Apr 01 2021

School Districts Upgrade to Wi-Fi 6 for Increased Connectivity

IT leaders are turning to Wi-Fi 6 to future proof schools as in-person classes bring an influx of devices and increased safety needs.

Schools are seeing a marked increase in digital density with the return to in-person K–12 learning. There are more devices in play, and that demands a higher level of connectivity, particularly as school districts begin to reopen classrooms and campuses.

Districts returning to in-person classes are now experiencing the burden these additional devices put on their networks. Typical Wi-Fi infrastructure may stagger under this strain, causing performance issues as an increased number of devices come online. In response, some schools are turning to the next-generation wireless standard, Wi-Fi 6.

With more schools achieving one-to-one — or even two-to-one — device-to-student ratios, “having that bandwidth is going to be critical for learning to take place,” says Peter Kaplan, national K–12 E-rate channel manager at Aruba. The company offers one of the broadest Wi-Fi 6 portfolios on the market, with devices in a range of performance levels for every budget.

EXPLORE: Find Wi-Fi 6 solutions to keep all of students' devices online with Aruba Networks.

Wi-Fi 6 Supports Increased Connectivity and Increased Engagement

Designed for dense environments, Wi-Fi 6 can support a fourfold increase in throughput, delivering seamless connectivity for schools that otherwise struggle to meet the bandwidth demands their wireless devices. It also ensures robust connections that support the types of high-bandwidth applications needed for hybrid learning, such as teleconferencing and video content.

In addition to the learning opportunities it presents, Wi-Fi 6 also offers benefits for key extracurricular programs. Decatur City Schools in Alabama, for instance, teamed with Aruba to implement Wi-Fi 6 access points to support a new esports program.

This competitive video gaming initiative has had a direct impact on academic performance, says Emily Elam, supervisor of technology for the 8,700-student district.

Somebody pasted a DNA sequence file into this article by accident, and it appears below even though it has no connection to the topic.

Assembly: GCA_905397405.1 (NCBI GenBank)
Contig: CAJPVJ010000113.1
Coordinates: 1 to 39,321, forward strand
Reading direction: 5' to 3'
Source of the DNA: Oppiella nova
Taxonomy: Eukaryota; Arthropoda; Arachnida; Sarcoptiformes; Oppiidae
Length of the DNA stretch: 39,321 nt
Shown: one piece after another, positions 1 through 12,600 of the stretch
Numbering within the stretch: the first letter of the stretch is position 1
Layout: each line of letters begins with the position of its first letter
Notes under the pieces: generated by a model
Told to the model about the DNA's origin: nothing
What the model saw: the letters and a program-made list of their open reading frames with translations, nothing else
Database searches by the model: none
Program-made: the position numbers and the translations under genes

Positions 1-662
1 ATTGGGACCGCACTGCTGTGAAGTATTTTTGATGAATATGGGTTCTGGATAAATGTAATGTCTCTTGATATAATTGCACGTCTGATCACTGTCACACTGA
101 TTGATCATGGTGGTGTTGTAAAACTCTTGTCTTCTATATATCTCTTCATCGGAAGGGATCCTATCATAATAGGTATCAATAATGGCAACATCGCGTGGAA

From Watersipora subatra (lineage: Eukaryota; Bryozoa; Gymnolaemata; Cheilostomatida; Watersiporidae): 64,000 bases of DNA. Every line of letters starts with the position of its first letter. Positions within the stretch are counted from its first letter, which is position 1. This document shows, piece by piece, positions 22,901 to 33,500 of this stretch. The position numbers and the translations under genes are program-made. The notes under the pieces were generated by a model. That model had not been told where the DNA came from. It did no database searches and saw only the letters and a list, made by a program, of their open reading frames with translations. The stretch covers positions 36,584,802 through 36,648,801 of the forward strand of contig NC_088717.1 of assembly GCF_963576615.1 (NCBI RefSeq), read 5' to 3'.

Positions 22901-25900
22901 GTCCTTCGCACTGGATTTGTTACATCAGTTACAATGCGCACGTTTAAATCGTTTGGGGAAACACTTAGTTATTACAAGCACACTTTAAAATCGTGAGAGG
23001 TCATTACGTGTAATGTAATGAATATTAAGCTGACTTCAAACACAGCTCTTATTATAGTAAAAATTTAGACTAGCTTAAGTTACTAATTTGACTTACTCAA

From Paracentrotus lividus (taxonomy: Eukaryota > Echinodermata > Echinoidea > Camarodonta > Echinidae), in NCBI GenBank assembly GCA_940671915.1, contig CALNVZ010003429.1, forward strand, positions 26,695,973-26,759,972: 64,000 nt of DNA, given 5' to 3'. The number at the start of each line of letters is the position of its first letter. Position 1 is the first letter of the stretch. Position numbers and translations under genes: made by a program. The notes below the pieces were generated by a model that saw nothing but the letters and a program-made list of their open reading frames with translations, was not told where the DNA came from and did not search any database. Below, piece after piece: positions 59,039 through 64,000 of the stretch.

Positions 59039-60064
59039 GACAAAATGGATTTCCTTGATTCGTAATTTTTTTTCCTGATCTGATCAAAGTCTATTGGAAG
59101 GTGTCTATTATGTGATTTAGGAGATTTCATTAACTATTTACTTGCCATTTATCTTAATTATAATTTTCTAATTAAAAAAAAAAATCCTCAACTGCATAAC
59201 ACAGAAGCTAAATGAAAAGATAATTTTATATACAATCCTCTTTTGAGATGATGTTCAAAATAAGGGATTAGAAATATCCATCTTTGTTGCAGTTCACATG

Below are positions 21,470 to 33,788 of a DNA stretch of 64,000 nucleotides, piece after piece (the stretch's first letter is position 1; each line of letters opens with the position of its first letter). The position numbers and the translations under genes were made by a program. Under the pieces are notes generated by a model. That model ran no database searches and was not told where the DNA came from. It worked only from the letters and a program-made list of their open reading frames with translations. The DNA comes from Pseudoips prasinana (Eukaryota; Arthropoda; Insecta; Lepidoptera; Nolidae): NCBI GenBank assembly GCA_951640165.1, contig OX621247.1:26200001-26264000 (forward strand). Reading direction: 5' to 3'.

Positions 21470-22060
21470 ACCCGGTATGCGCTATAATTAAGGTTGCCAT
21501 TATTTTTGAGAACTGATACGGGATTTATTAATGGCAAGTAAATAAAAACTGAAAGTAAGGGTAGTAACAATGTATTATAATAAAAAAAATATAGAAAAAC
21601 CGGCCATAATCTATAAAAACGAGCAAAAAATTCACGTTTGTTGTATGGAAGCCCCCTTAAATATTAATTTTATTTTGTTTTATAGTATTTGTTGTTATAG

“By enhancing student engagement, we hoped to see a 3 percent decline in absenteeism,” she says. “Instead, absenteeism dropped by 14 percent, which is tremendous.”

READ MORE: Learn about the academic and social benefits of esports.

How Does Wi-Fi 6 Support the Future of K–12 Education?

Wi-Fi 6 capabilities can help school districts prepare for a continued increase in device density. In addition to supporting one-to-one device programs, schools can also use Wi-Fi 6 to support future Internet of Things initiatives.

The higher capacity inherent to Wi-Fi 6 will also be critical to school districts as they shift toward IoT to support everything from smart HVAC to intelligent vending machines. Wi-Fi 6 also allows districts to improve connectivity for outdoor classrooms and implement advanced applications such as gunshot detection systems.

To support a safe return to physical schools, Aruba access points have embedded contact tracing technology into Wi-Fi 6 access points. The tracking capability keeps an anonymized record of devices that have been in close proximity to one another, making it possible for districts to perform contact tracing in the event of a COVID-19 outbreak.

“Whatever form of education we’re going to see going forward, it will require an infrastructure that can support significant bandwidth use,” says Johann Zimmern, senior manager of vertical marketing at Aruba. “Wi-Fi 6 will enable that digitally transformed school environment.”

RELATED: Schools are closing the connectivity gap with expanded, optimized networks.

Where Can Schools Find Funding to Implement Wi-Fi 6?

Schools looking to adopt Wi-Fi 6 have a number of funding opportunities to support their needs. As part of the $1.9 trillion American Rescue Plan Act of 2021, federal funding for remote and hybrid learning could create a unique opportunity for schools to implement Wi-Fi 6 technologies as part of a future-proof infrastructure. The law allocated $130 billion for K–12 education, intended to support the safe reopening of a majority of schools within 100 days. The money can be used for a number of upgrades, programs or devices to make schools safer and combat learning loss.

“If this is something the school district wants to quickly address, then the stimulus money would be a better way to go,” Kaplan says. “But if it’s going to be an upgrade next summer or next year, the federal E-rate program would be a better option.

“With this additional stimulus,” Kaplan says, “the federal government is investing a lot more resources to help school districts.”

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